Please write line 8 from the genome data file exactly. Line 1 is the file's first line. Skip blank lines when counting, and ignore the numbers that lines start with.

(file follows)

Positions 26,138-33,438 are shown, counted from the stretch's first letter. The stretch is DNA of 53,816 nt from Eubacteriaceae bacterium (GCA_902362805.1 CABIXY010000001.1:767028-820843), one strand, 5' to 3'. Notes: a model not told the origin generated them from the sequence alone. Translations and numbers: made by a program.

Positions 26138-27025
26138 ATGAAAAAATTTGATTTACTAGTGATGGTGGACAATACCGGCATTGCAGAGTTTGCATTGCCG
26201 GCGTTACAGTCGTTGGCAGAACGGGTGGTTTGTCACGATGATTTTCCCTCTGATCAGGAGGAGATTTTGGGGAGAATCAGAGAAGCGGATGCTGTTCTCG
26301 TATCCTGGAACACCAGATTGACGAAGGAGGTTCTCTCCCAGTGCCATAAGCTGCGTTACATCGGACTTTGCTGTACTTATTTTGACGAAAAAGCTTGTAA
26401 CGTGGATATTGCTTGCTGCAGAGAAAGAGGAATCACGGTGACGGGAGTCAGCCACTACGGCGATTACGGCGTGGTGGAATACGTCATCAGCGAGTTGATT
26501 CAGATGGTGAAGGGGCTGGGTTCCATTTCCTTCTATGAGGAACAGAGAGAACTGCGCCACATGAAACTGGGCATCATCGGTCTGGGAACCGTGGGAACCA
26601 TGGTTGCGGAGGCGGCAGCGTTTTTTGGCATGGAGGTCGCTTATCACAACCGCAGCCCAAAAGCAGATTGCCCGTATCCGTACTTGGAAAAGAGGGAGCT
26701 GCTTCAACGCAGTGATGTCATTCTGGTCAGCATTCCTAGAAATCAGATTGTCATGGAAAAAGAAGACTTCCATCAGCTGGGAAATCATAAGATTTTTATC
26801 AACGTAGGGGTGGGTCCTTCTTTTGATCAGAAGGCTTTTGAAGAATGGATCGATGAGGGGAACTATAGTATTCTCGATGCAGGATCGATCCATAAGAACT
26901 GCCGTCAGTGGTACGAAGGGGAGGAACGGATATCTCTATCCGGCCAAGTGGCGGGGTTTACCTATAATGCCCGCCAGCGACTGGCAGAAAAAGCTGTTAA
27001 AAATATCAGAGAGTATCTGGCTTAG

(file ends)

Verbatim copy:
26601 TGGTTGCGGAGGCGGCAGCGTTTTTTGGCATGGAGGTCGCTTATCACAACCGCAGCCCAAAAGCAGATTGCCCGTATCCGTACTTGGAAAAGAGGGAGCT